Tuesday, July 13, 2010

Review: "Stonewall Uprising"

It's surprising how few people actually know about the Stonewall riots that took place on June 28, 1969, especially among young homosexuals. I'll admit that while I had heard of the Stonewall riots, I was woefully ignorant of what they were until I saw Kate Davis and David Heilbroner's excellent documentary, Stonewall Uprising.

The Stonewall riots marked the beginning of the gay rights movement as we know it today. The film is a veritable history lesson on homosexuality in the mid part of the 20th century, examining cultural attitudes and laws that made it illegal just to be homosexual. Police entrapment was commonplace, and raids on gay bars were business as usual, while propaganda films taught children of the time that homosexuals were sexual predators and should be avoided at all costs. Despite the sexual revolution and civil rights movement, it still was not a good time to be gay.

However, on June 28, 1969, all that began to change. Police raided the Stonewall Inn, a gay bar in New York's Greenwich Village. It was not an unusual occurrence, but on this night something changed. The patrons had had enough, and instead of scattering and trying to appear as if they were not engaging in homosexual activities, they fought back. Refusing to be arrested for merely being gay, the patrons took to the streets and started a riot that for the very first time announced "we're here, we're queer, and we're not going anywhere." The police were taken off guard, still viewing homosexuals and weak and effeminate, but the rioters held the police at bay, causing a disturbance that would last for three days.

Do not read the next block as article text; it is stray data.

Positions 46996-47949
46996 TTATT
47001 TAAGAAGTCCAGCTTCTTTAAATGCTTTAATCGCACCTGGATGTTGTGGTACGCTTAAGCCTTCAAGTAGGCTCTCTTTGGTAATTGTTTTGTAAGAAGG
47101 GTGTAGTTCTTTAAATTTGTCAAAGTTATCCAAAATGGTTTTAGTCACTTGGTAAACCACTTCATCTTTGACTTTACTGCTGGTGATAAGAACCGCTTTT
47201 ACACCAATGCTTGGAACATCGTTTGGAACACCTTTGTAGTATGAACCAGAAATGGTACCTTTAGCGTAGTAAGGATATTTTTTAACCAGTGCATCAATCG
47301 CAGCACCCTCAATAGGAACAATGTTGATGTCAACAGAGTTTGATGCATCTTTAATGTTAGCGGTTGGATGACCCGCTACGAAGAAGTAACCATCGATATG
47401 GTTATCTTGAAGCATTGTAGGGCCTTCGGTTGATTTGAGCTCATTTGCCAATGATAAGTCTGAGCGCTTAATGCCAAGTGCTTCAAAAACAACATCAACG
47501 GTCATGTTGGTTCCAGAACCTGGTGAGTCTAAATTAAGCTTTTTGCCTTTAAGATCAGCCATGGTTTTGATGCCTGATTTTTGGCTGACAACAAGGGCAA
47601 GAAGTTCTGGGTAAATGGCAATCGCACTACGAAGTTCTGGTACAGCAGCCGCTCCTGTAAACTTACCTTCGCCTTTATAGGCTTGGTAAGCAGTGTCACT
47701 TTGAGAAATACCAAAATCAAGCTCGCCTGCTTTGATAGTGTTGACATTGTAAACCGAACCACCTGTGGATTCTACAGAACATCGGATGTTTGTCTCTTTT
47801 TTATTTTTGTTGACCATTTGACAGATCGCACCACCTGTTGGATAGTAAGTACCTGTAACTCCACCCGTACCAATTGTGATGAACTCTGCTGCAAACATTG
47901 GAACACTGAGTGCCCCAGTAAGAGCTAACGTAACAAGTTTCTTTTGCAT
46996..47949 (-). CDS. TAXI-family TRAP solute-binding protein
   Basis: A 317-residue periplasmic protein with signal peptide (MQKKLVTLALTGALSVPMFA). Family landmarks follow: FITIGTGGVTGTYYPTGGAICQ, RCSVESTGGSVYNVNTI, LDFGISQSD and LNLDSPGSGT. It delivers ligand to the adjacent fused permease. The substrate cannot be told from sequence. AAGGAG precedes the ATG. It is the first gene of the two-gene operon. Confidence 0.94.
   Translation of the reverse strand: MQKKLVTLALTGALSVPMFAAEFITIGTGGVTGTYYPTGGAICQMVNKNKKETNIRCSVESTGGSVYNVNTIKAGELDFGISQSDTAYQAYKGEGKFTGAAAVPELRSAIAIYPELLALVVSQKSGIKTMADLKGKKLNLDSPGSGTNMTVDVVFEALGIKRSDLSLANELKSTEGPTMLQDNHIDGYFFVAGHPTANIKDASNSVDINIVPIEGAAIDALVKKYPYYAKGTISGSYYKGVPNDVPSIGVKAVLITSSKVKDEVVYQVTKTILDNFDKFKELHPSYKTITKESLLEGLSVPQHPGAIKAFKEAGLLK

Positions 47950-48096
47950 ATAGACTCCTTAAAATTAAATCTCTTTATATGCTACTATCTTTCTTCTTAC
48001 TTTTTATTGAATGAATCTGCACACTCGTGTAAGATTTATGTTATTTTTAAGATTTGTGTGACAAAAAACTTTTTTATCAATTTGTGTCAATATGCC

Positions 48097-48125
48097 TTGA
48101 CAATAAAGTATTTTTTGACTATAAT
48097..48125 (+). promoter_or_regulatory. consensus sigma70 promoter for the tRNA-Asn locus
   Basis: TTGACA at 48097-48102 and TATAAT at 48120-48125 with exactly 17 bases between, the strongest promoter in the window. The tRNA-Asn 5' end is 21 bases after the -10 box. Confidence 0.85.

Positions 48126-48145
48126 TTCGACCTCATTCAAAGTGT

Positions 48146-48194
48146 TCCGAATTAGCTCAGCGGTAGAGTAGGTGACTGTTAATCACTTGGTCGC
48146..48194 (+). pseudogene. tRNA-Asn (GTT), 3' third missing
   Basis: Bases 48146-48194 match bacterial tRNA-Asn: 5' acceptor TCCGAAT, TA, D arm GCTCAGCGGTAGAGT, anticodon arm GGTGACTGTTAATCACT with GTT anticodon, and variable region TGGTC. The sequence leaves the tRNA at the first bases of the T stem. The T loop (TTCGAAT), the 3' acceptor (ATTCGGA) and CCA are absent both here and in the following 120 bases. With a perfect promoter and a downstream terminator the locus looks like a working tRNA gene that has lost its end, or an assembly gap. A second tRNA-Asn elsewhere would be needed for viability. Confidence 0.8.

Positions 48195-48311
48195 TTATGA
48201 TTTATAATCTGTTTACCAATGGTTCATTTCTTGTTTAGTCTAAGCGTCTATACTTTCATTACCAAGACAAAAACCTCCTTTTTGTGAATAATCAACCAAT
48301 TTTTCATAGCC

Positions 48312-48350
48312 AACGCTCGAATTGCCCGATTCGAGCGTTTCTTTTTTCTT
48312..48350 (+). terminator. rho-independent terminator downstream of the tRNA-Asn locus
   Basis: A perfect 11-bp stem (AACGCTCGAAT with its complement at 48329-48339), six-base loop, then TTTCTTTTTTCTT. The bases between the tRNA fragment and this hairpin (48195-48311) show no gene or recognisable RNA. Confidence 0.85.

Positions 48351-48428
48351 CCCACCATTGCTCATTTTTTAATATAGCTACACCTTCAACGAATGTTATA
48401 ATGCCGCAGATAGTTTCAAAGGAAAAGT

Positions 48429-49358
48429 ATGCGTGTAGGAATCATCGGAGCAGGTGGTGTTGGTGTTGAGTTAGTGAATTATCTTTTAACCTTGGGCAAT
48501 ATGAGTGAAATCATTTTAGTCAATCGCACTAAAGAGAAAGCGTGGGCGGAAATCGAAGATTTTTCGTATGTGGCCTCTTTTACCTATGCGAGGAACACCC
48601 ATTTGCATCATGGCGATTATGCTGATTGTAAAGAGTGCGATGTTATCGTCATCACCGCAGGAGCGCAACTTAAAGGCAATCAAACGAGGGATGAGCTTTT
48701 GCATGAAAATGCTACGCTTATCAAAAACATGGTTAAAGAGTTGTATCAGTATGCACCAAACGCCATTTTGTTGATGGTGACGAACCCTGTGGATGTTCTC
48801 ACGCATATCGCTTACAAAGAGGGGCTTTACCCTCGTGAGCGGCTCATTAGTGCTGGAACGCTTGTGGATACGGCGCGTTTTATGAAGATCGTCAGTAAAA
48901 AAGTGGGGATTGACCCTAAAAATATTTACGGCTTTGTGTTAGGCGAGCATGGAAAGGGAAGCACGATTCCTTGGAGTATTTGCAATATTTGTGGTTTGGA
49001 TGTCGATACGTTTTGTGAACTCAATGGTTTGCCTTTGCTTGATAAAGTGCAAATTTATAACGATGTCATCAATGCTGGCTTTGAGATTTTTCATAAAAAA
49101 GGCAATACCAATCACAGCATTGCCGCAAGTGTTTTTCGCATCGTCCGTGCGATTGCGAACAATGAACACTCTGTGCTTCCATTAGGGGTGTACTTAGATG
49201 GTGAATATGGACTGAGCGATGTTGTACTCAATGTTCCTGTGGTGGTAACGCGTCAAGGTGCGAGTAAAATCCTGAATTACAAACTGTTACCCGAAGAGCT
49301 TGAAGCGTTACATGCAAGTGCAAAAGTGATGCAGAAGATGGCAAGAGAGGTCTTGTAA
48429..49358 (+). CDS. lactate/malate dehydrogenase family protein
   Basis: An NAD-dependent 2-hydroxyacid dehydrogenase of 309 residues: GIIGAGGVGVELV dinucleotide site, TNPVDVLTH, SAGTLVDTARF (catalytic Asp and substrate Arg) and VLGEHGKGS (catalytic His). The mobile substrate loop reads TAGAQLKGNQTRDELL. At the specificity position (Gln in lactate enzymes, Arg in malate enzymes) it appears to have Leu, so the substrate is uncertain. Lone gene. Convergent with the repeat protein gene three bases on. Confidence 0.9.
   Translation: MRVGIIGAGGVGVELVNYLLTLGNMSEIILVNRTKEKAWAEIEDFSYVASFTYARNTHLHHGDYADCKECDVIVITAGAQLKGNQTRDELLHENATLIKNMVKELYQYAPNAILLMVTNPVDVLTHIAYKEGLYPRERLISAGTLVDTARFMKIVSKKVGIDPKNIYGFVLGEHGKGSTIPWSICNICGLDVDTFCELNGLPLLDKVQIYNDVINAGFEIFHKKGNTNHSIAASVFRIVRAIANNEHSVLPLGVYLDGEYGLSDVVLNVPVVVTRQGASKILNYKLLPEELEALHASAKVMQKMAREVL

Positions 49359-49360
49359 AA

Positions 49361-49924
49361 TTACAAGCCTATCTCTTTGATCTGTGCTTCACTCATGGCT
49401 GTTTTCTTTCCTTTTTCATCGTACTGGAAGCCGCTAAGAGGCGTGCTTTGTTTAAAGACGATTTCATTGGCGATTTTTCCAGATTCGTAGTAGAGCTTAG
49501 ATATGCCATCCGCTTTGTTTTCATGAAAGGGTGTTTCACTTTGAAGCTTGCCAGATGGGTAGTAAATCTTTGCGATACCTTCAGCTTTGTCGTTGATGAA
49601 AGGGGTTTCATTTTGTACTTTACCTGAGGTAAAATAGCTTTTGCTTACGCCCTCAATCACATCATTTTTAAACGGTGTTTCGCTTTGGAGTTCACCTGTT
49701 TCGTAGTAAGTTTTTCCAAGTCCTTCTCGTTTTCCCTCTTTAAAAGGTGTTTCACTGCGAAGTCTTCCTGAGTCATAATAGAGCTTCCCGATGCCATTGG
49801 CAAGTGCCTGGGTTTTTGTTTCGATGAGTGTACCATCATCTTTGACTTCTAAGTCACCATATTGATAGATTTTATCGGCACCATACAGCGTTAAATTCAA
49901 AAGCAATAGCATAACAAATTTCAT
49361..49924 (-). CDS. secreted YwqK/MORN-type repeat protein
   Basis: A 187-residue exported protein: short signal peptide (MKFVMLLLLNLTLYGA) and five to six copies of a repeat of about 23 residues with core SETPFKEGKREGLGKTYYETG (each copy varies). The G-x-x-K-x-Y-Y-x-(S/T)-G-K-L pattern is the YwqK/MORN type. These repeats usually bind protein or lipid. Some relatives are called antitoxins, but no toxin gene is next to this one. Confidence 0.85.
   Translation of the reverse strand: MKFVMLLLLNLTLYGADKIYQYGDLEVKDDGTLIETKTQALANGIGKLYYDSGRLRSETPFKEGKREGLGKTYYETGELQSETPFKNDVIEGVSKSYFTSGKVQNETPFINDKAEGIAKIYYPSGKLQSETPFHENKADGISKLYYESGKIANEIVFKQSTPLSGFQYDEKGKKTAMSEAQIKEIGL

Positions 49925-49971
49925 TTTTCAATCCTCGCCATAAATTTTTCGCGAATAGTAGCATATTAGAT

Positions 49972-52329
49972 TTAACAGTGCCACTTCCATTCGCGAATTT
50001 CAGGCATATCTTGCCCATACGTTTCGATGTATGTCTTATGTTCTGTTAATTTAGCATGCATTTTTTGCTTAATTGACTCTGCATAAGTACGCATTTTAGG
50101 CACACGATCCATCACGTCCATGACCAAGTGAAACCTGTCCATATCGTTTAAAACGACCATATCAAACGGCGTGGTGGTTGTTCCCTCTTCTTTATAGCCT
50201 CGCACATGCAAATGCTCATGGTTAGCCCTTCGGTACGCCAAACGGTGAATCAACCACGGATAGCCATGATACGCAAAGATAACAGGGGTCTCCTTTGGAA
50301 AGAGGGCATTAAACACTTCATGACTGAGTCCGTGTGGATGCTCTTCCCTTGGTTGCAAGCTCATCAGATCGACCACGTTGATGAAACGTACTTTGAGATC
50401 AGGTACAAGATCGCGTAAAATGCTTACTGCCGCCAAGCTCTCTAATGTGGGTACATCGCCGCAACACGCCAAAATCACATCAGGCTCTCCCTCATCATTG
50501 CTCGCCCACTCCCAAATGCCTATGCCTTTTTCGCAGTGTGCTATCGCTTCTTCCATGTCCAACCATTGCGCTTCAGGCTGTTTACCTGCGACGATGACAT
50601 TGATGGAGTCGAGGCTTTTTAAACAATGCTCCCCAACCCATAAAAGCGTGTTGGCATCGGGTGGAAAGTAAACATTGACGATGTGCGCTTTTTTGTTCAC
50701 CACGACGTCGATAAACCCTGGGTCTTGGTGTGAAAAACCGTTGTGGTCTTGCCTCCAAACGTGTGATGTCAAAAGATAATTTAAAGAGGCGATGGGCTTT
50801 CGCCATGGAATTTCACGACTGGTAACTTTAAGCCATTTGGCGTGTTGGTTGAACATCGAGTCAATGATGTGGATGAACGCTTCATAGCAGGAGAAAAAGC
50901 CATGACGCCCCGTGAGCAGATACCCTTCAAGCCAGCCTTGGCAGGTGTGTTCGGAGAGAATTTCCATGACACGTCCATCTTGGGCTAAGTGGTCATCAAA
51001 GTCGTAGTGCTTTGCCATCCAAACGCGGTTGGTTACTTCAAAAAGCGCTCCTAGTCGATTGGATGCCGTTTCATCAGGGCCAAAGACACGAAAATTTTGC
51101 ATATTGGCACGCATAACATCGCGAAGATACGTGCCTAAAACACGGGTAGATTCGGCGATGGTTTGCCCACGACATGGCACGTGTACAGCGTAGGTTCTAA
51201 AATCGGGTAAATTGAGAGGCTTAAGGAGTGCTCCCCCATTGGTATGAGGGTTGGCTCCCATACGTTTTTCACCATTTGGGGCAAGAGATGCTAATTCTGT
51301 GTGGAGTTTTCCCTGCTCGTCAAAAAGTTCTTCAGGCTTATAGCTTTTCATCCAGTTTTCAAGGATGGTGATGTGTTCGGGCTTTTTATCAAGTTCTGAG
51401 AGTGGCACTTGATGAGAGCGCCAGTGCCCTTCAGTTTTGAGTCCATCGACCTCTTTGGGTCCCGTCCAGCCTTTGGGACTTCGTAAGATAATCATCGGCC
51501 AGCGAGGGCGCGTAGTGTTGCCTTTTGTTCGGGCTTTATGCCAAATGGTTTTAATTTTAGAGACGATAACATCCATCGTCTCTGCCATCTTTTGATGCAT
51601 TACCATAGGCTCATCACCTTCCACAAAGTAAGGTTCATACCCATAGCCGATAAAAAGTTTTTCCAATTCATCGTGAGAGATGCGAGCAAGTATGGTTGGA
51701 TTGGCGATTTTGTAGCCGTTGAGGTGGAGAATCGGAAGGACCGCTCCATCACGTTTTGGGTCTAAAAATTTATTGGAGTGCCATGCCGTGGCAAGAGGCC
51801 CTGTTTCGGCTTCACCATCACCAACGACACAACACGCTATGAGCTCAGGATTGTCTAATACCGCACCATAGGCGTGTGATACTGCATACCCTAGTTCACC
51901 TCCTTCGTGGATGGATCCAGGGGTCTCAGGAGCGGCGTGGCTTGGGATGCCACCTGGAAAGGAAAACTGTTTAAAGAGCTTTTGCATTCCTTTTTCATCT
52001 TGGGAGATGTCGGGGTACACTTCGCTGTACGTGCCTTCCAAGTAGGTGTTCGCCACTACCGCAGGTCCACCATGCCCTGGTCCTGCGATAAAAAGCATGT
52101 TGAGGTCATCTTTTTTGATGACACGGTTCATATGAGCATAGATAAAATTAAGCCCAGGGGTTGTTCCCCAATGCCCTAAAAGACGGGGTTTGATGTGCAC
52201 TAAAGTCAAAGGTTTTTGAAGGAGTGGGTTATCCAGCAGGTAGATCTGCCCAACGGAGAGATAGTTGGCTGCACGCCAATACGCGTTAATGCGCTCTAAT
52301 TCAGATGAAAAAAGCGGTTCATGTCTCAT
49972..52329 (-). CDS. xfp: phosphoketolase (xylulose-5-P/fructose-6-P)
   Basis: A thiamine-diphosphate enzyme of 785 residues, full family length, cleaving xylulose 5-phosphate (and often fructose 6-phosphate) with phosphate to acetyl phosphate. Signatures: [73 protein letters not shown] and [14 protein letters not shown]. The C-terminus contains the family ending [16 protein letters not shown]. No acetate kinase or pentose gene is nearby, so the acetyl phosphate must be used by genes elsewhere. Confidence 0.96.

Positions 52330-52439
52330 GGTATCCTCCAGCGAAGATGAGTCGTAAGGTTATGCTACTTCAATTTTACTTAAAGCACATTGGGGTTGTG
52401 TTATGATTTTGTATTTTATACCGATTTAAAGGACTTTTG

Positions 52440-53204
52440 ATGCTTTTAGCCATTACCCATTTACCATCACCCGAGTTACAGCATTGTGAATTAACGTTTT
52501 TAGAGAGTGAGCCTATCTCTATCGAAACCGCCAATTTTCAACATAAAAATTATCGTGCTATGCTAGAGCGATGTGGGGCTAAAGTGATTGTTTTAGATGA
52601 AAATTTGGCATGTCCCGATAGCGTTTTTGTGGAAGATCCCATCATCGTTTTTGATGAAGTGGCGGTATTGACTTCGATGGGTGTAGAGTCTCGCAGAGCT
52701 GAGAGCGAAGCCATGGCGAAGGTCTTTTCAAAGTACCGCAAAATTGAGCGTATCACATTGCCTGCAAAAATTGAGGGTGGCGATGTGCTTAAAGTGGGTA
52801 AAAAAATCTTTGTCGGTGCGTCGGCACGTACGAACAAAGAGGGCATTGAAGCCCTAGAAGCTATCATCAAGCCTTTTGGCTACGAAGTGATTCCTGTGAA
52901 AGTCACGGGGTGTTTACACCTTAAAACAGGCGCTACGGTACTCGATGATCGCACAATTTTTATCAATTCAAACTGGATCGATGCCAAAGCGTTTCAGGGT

As one man put it, "it was a Rosa Parks moment." This was the flashpoint for the modern gay rights movement, when gay people finally had their moment in the sun and the closet doors came bursting open. There is something poignantly heroic about the image of embattled drag queens standing up to a phalanx of shielded cops, refusing to go quietly into the night simply for being themselves. As the film states, this was not a riot so much as an uprising, a rebellion against injustice, a spark that ignited a flame that would eventually become the gay rights movement as we know it today.

Very few actual pictures or video footage of the riots exist, but through interviews with actual rioters and patrons of the Stonewall, as well as the police officer who led the raid, Davis and Heilbroner paint a vivid picture of what it would have been like to be there that night. The sights, the sounds, even the smells seem to come alive through eye witness testimony, putting the audience square in the middle of the rebellion. It is fairly straightforward as documentaries go, but the story ultimately speaks for itself.

The filmmakers have no reason to overstate or embellish. This is powerful, moving stuff. Even the testimony from the now elderly policeman who led the raid carries a haunting poignancy. He acknowledges that the Stonewall patrons were indeed breaking the law, but wonders what kind of law that was anyway. Stonewall Uprising is an essential part of gay history, a missing piece of a puzzle of a cultural identity. It's not only a must-see for any young homosexual, it's a must-see for anyone. It shines a light on a struggle that continues to this day, and does so in a gripping , inspiring fashion.

GRADE - ★★★ (out of four)

STONEWALL UPRISING; Directed by Kate Davis and David Heilbroner; Not rated.

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